Orlando dance studio takes action to keep Latin passion and heritage alive

ORLANDO, Florida – When Margarita Rivera and her husband choreographed the plan to open a Latin dance studio in Orlando, they knew they needed someone who felt like family.

Enter Adriana Frye Garcia, a competitive dancer and instructor whose love of Latin dance has taken her across the world. She was also Rivera’s daughter’s longtime dance teacher at another local studio, Salsa Heat.

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Rivera’s business background and Frye Garcia’s flair for Latin dance, they opened the Latin Passion Dance Academy just before the pandemic in January 2020 as owners and managing members.

“And in those seven years, we had become close and we trusted her… we thought she would be the perfect person to do this with us.”

With Rivera’s business experience and Frye Garcia’s flair for Latin dance, they opened the Latin Passion Dance Academy just before the pandemic.

“We have a really good group of kids and parents,” said Frye Garcia. “We’re just very connected. We’re like a big family … I think that’s what pushes people to come back to this environment. So, it’s good for business, but it also feels good.

Current and former Latin Passion Dance Academy staff and instructors, left to right: Valerie Silva, Natalia Velez, Gianna Baez, Jorge Andres, Adriana Frye Garcia, Margarita Rivera, Elizabeth Garcia (Image credit: Latin Passion Dance Academy)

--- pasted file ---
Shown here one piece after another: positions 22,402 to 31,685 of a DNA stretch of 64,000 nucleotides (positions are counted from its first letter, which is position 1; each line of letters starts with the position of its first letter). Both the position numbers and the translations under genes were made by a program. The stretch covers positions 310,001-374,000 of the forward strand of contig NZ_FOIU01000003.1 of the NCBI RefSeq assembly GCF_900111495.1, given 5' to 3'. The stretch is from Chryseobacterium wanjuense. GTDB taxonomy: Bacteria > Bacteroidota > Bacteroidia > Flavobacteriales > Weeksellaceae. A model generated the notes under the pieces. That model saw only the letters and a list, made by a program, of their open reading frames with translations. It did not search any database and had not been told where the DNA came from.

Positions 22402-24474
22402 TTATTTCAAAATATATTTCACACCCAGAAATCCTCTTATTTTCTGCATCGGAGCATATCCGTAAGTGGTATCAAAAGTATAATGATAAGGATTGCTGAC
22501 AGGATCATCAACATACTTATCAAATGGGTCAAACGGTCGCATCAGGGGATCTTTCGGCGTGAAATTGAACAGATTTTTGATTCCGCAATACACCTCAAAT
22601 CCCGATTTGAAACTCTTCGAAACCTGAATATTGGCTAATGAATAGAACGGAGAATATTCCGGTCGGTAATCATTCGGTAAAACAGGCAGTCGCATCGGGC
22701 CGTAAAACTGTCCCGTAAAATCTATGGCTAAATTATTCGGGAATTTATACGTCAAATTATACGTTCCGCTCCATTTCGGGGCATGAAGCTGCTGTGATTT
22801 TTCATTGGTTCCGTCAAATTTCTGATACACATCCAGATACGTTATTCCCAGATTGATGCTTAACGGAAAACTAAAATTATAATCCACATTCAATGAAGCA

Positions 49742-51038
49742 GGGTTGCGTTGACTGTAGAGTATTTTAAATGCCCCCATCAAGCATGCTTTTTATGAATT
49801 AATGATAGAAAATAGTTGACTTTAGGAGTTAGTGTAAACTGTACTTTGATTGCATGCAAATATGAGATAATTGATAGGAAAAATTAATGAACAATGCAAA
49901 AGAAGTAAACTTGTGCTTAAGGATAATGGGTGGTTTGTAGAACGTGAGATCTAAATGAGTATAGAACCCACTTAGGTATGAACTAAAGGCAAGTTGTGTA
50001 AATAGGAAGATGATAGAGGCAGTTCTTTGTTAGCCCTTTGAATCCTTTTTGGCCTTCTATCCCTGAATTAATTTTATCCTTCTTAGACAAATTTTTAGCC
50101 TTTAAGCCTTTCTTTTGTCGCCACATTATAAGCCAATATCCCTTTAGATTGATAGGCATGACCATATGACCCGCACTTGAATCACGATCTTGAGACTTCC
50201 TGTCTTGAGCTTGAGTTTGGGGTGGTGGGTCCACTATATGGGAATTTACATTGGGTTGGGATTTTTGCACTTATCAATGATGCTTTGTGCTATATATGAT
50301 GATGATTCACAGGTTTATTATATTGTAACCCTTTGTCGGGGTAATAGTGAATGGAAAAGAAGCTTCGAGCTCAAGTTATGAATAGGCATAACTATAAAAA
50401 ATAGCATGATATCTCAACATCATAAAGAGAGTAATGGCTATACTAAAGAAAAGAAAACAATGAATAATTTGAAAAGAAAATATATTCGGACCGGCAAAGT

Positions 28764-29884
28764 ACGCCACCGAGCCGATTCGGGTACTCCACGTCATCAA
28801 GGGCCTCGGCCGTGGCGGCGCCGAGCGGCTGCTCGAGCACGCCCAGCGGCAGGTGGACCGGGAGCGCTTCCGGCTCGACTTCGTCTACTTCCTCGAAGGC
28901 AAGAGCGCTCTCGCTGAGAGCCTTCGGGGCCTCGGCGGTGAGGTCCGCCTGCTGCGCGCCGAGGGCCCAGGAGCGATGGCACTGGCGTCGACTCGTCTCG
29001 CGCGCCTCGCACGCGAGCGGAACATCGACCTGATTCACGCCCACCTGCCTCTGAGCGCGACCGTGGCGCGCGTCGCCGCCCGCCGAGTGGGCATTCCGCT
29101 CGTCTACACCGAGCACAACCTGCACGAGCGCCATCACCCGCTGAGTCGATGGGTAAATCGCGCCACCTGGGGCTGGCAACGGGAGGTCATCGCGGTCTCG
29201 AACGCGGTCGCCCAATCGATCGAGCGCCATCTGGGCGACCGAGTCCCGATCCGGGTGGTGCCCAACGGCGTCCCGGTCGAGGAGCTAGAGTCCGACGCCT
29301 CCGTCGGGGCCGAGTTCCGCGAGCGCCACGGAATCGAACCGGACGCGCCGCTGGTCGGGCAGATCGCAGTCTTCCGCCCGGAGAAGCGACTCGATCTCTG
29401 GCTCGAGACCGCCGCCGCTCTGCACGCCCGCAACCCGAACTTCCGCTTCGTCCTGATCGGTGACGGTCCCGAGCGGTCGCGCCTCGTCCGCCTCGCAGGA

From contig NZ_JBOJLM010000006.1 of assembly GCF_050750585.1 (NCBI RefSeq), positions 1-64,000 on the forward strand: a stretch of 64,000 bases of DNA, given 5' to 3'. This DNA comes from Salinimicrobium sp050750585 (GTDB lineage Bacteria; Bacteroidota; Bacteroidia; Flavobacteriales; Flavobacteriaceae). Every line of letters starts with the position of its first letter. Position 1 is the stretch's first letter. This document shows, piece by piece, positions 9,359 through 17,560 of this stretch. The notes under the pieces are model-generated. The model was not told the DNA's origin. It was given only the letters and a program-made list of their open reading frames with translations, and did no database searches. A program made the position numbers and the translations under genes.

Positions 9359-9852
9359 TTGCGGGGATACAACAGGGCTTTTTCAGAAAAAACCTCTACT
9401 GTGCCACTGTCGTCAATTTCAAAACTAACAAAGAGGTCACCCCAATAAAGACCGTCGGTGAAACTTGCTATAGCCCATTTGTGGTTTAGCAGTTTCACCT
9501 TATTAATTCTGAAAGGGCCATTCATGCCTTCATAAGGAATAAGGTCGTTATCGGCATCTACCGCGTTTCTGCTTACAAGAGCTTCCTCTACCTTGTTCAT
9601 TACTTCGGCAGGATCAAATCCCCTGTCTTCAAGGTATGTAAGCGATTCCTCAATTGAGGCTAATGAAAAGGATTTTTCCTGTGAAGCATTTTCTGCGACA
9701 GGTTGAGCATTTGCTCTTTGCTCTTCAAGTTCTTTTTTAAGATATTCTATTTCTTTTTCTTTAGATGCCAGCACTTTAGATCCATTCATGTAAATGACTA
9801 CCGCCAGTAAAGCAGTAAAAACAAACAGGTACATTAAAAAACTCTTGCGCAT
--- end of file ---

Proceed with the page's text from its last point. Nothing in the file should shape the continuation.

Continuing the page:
The studio offers Salsa, Bachata, Contemporary and Hip Hop lessons for beginners and advanced to children, adolescents and adults.

Jorge Andres, a Cuban-American with a natural gift for rhythm stemming from his passion for musical theater, is one of the school’s five teachers.

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“It’s very important for us to keep dancing because it’s a way to keep our culture alive and present. I think this needs to be heard, ”Andres said. “It’s a way of celebrating where you’re from, it’s a way of celebrating your family. No matter if you are Latino, everyone is welcome.

Rivera said that although the studio has a strong emphasis on Latin dance styles, being Latin is not a requirement for entry.

“Children come from all kinds of backgrounds, not just Latin,” Rivera added. “And they’re all having fun, even if they don’t understand the words.”

As for Latin dance, they mainly teach Bachata and Salsa On1, a variation of salsa where the first count falls to a different rhythm, making the dance faster and more choppy than Salsa On2.

Bachata, a style that comes from the Dominican Republic, is for guitar, bongos, and güira, or maracas. Salsa, which has its roots in Cuba and Puerto Rico, can have many more instruments played at the same time, including piano, congas, bongos, trumpets, and timpani. Salsa tends to be faster and has a strong emphasis on musicality.

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“I think most of them hear it at home,” said Frye Garcia, of the Latino students coming for classes. “Most of them are new to structure, to learning to dance. If you are Hispanic and do it at home, you are just learning the street style. You might not know any of the names, you might even be doing it on the wrong account. And that’s okay, you’re having a good time. But here you learn the name and then you put more structure on it. And then it clicks and it makes more sense. And then they go home and teach their parents.